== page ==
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Permanent impairment compensation

1987 Act section 66 >>

Boenke v Menai Civil Contractors PL [2011] NSWWCC 171. Mr Capel, Arb.

50. Roche DP confirmed in Romanous Constructions PL v Arsenovic [2009] NSWWCCPD 82that an injured worker is entitled to bring a claim for lump sum compensation for apsychological injury and a physical injury arising from the same incident but can only receive compensation for the greater assessed injury...

51. Section 65A(4) does not apply until there are two binding assessments from two AMS’s for the physical and psychological injuries. If the impairment from his psychological injury is assessed to be 15 per cent or greater, the applicant will be entitled to receive the compensation payable and the respondent will be entitled to a credit for the previous payment of $8,250 in respect of six per cent whole person impairment due to his physical injuries. 

Wahidi v Northern Sydney AHS [2008] NSWWCCPD 12. Moore ADP.

32. These issues were considered recently by me in XITMS PL v Castles [2007] NSWWCCPD 222. The nature of the claim was somewhat different to the present claim before me and involved consideration as to whether section 66 losses could be aggregated to reach the section 67 threshold.

33. In Castles, the worker sustained an injury to his right shoulder on 24 July 2003. He subsequently claimed that as a result of the nature and conditions of his employment between 24 July 2003 and March 2005 he suffered an injury to his left shoulder because he was "compensating for the injury to the right shoulder". The question to consider was whether it could be said that the left shoulder injury was as a consequence of the right shoulder injury or a separate and discreet injury giving rise to two separate losses.

34. A number of authorities were referred to in Castles which I do not propose to recite here at length. In short, the concept of favouring one limb causing injury in another is a question of fact to be determined in the circumstances of a particular case.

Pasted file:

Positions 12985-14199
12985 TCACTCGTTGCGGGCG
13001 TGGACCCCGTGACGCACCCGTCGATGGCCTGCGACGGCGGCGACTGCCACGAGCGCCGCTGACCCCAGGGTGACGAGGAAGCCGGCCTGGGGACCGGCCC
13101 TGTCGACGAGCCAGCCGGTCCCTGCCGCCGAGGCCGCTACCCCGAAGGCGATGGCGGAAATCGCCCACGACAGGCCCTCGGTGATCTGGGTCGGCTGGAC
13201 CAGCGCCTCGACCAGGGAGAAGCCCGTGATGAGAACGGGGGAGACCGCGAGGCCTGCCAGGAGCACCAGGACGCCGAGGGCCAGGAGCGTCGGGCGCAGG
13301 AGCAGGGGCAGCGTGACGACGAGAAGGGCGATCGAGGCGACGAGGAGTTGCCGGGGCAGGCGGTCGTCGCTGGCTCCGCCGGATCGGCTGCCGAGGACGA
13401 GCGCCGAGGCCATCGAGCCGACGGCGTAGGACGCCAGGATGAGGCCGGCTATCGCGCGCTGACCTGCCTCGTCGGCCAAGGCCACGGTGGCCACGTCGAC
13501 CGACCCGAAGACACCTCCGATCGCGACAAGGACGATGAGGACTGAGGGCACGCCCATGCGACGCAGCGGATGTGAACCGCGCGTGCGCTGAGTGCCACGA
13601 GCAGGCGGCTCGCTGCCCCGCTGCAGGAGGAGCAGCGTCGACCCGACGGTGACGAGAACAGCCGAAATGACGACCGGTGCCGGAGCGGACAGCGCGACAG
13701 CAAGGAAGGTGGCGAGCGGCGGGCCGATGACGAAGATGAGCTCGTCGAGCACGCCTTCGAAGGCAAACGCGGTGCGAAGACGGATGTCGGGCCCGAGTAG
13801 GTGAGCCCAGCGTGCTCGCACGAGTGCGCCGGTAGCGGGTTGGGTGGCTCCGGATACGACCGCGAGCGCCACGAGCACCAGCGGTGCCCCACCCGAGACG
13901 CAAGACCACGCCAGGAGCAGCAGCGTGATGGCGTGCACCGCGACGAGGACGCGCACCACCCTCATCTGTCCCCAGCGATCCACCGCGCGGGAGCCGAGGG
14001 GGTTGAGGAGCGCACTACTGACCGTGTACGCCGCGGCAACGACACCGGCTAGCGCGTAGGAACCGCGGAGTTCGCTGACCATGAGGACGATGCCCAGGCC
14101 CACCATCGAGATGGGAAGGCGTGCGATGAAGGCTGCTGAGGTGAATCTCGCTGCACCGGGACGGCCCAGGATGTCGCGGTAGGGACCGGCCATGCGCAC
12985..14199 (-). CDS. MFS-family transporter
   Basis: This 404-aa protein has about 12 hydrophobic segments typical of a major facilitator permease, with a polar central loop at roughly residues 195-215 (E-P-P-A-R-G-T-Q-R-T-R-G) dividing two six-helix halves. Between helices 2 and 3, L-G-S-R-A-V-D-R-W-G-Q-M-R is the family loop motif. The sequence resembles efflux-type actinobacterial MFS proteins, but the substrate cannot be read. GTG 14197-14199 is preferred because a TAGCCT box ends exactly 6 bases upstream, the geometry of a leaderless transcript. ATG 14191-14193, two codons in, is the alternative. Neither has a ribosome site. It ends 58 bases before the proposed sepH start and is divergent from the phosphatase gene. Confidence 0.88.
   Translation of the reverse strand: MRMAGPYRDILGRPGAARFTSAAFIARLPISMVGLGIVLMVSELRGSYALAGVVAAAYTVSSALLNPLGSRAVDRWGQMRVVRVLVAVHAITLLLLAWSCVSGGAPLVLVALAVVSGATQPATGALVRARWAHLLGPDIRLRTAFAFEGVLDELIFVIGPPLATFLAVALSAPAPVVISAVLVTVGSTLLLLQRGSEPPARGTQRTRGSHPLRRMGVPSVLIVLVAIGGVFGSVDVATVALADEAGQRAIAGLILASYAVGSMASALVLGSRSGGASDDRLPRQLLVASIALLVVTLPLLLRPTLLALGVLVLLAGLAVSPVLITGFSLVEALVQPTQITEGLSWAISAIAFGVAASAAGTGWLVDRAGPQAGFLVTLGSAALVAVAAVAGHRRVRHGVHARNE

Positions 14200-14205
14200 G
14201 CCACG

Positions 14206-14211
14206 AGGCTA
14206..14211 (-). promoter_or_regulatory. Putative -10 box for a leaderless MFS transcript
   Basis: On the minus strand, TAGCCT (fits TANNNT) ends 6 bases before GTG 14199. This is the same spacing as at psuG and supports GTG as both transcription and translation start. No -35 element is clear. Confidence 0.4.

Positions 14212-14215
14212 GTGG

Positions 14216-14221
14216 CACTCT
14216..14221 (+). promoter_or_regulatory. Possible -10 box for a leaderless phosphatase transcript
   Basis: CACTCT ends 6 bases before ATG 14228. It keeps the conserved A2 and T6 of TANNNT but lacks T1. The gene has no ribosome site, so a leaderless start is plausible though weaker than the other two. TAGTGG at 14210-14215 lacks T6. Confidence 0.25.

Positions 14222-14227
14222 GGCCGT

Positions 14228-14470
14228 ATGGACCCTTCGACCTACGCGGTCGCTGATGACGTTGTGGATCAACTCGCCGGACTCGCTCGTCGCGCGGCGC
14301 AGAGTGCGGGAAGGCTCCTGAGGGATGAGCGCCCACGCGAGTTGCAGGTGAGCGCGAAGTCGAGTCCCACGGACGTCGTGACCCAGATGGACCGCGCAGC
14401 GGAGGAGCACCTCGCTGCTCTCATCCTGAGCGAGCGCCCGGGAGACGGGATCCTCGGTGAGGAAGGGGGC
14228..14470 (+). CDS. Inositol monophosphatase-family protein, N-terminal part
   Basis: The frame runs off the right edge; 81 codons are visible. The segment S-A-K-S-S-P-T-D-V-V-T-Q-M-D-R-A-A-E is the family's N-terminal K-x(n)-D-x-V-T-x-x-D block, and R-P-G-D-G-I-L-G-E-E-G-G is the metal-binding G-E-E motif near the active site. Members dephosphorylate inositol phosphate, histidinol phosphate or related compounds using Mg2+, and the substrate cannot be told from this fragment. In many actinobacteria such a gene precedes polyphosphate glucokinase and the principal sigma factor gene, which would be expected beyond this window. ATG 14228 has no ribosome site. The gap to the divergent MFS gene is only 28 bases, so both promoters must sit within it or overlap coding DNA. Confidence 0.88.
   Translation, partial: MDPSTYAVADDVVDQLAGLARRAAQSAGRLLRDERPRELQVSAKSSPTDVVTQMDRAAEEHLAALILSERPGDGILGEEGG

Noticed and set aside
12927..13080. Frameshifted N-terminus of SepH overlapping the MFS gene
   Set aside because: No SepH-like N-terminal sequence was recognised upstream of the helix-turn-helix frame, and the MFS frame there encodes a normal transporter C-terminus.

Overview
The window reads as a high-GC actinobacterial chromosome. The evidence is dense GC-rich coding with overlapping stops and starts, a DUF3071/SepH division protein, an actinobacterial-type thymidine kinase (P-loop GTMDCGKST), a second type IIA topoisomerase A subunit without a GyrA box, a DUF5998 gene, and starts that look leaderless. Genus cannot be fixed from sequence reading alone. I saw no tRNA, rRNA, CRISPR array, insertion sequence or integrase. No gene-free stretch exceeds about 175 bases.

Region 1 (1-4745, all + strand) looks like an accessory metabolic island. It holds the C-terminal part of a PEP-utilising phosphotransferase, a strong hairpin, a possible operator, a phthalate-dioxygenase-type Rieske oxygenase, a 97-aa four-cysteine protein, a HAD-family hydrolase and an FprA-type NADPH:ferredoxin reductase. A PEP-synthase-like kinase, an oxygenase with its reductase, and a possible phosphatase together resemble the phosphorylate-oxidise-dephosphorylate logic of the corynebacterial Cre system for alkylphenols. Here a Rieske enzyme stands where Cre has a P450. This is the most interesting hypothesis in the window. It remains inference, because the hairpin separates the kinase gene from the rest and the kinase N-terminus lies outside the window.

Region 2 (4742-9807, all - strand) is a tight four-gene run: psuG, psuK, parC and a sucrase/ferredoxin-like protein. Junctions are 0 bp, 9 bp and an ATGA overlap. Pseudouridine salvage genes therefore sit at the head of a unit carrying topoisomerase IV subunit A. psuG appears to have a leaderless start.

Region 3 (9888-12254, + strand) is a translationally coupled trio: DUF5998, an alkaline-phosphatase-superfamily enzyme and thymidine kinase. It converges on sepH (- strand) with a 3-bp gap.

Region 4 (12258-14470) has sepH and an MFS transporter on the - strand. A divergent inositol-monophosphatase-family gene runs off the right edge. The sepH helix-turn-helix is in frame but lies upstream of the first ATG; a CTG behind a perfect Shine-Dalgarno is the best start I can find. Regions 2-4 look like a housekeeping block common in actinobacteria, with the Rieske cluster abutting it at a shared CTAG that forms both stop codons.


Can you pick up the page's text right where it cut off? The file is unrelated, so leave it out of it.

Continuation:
35. In Bushby & Anor v Morris & Ors [1980] 1NSWLR 81, the Privy Council at page 87 noted as follows:

"It is well established in common law contexts that an injury or incapacity may be attributable to more than one cause, in the legal sense, operating concurrently. If any authority be required for that proposition, it is sufficient to refer to Baker v Willoughby, particularly the speech of Lord Reed (1a) where it is to be observed also that he equiparated the legal view of causation in tort to that in the field of workmen's compensation. Their Lordships are of the clear opinion that there is indeed no difference between the two, subject to the qualification that in a claim for workers' compensation it is unnecessary to prove that the incapacity was the natural and probable consequence of the injury. The question of foreseeability does not arise. It is sufficient that the incapacity 'results' from the injury by a chain of legal causation unbroken by any novus actus interveniens'.

36. A similar issue was considered by the Court of Appeal in Rail Services Australia v Dimovski & Anor [2004] NSWCA 267.

37. In that case, the worker injured his left knee and back in May 1998. He subsequently began to favour his right leg and as a result suffered an overuse injury in or about March 1999. In proceedings before the former Compensation Court, he was awarded section 66 entitlements for loss of use of the right leg. On appeal, the Court of Appeal stated that: "The awards for the back and the right leg were the result of the same injury within s67 and the worker was entitled to retain his award under that section: Sidiropoulos v Able Placements PL (1998) 16 NSWCCR 123 approved".

38. As Handley JA said in Dimovski:

"She [the trial judge] then found that 'as a result of the further injury to his left leg' the worker began to favour that leg and as a result developed systems in his right leg. This finding supported the award for the right leg. The Judge followed the majority decision of this court in Colliar v Bulley (2000) 19 NSWCCR 302 ...".


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